Sensible man-of-action heroism as an experience.
Is “Design Thinking” still a thing? What comes after design thinking? I’d say something I call big design. Design thinking typically involves a creative and systematic approach to problem solving by placing the customer at the center of the experience. Most managers I talk with are frustrated. They don’t get the best results with this approach because they spend too little attention to the forces that actually shape the customer experience, which is culture. In order to succeed, managers also need to understand culture – taking the perspective of the people and institutions that shape a market or customer experience. That’s the ‘“big” in big design.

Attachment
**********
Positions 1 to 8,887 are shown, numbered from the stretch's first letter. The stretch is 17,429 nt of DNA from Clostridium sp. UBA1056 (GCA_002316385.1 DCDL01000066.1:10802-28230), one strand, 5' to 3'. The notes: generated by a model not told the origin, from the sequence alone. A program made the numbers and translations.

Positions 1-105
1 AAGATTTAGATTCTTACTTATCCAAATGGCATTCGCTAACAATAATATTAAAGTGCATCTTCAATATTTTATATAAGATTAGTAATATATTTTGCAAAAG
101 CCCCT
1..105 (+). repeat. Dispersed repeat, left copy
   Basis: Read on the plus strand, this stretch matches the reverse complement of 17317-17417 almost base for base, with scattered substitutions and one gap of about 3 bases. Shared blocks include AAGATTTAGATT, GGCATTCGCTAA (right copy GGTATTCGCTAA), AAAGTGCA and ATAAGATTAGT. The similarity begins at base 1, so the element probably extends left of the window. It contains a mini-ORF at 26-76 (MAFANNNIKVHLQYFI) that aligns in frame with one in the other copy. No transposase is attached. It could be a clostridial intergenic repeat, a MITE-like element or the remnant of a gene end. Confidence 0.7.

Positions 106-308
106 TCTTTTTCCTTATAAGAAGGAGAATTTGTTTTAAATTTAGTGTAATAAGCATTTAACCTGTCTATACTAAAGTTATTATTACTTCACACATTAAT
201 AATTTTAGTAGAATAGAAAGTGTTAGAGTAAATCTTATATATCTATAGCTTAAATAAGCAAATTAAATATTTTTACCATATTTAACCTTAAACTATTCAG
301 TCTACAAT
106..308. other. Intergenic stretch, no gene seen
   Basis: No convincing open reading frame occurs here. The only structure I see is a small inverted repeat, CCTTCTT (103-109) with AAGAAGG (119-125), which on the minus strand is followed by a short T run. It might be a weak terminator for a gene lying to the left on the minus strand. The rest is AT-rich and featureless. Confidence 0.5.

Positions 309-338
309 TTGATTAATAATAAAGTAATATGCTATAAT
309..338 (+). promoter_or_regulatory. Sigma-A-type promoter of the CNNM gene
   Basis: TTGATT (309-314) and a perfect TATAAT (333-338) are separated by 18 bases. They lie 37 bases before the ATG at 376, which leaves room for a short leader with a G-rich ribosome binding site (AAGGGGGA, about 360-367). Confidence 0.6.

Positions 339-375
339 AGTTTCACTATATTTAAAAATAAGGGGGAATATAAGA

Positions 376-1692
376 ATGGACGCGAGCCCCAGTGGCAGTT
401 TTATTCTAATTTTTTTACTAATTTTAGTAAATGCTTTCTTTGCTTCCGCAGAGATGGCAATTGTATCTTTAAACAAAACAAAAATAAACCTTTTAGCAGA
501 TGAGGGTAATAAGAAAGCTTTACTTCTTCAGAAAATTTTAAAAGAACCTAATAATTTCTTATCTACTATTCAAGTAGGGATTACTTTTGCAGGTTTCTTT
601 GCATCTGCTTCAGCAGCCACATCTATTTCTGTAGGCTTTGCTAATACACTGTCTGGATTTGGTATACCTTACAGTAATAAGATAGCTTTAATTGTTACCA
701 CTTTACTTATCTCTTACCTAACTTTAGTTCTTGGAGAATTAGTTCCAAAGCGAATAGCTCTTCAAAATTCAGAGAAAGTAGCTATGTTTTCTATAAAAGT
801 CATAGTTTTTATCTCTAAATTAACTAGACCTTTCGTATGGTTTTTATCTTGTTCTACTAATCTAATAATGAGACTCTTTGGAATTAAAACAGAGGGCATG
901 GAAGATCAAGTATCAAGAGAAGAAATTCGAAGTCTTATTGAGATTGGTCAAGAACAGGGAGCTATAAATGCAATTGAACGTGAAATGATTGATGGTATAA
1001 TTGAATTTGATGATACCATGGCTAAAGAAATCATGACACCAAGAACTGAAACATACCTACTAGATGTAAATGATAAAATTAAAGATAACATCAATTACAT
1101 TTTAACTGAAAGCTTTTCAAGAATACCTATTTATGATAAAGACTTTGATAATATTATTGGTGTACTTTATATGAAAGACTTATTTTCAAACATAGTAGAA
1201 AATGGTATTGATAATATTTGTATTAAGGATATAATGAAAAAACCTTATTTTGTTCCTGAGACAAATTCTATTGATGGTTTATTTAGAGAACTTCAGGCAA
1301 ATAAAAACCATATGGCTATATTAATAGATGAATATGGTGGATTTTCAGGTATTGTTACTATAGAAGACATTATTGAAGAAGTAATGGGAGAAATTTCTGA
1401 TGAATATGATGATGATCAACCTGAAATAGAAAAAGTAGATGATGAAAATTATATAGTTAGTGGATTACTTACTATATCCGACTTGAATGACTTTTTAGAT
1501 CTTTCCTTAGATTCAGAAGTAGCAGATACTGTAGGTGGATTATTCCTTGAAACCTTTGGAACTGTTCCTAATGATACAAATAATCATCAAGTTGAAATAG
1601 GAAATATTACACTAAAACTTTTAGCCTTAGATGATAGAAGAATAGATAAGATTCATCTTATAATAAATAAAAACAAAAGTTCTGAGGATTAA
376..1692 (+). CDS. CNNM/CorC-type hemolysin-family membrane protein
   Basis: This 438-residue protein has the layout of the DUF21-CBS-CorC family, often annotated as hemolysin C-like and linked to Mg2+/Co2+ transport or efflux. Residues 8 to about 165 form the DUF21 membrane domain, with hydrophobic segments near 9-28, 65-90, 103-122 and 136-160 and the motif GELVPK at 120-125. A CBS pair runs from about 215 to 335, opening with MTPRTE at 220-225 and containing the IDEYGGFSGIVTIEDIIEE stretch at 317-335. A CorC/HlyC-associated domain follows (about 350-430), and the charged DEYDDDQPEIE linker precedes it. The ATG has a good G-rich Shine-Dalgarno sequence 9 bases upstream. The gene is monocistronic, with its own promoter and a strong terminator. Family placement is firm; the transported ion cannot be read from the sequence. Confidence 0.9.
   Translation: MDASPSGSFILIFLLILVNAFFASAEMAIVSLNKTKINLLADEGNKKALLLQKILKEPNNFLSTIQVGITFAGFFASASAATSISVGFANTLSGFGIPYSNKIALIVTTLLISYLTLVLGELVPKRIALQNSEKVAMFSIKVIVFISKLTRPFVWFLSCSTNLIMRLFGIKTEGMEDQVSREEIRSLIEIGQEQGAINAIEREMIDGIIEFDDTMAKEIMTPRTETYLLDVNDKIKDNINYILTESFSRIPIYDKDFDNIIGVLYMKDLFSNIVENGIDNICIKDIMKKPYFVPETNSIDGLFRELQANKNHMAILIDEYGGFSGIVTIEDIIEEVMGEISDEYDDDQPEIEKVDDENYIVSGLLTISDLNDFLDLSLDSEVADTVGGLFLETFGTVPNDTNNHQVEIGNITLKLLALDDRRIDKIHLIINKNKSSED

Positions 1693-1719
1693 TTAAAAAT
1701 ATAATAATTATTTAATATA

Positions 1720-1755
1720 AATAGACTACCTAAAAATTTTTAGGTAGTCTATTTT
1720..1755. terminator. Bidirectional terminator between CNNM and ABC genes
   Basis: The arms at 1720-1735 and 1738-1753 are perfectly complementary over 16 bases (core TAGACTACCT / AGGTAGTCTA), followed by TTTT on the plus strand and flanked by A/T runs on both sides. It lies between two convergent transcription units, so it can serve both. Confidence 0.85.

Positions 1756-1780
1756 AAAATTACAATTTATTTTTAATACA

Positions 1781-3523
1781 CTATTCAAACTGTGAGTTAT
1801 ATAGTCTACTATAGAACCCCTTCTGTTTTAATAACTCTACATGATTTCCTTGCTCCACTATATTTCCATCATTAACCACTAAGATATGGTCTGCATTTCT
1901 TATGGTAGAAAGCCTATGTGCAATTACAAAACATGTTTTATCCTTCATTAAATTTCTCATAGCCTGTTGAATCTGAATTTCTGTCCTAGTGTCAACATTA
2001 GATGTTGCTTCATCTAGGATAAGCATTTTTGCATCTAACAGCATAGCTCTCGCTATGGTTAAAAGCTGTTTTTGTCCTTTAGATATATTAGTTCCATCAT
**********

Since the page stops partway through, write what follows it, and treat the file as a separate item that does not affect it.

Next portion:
After a seemingly unstoppable growth period during the beginning of the 21st century, the iconic American brand Harley Davidson was in serious trouble. Not only did the 2008 global economic crisis hit it hard, but more importantly, its core target market was shrinking fast (Seizemore 2013). Composed primarily of American Baby Boomer males, this aging demographic had plenty of disposable income and sought an escape from the monotony of daily life by indulging their long-lost aspirations of rebellion (Holt 2004). As profitable as this market segment once was, Harley Davidson had no choice but to shift branding gears and create new customer experiences.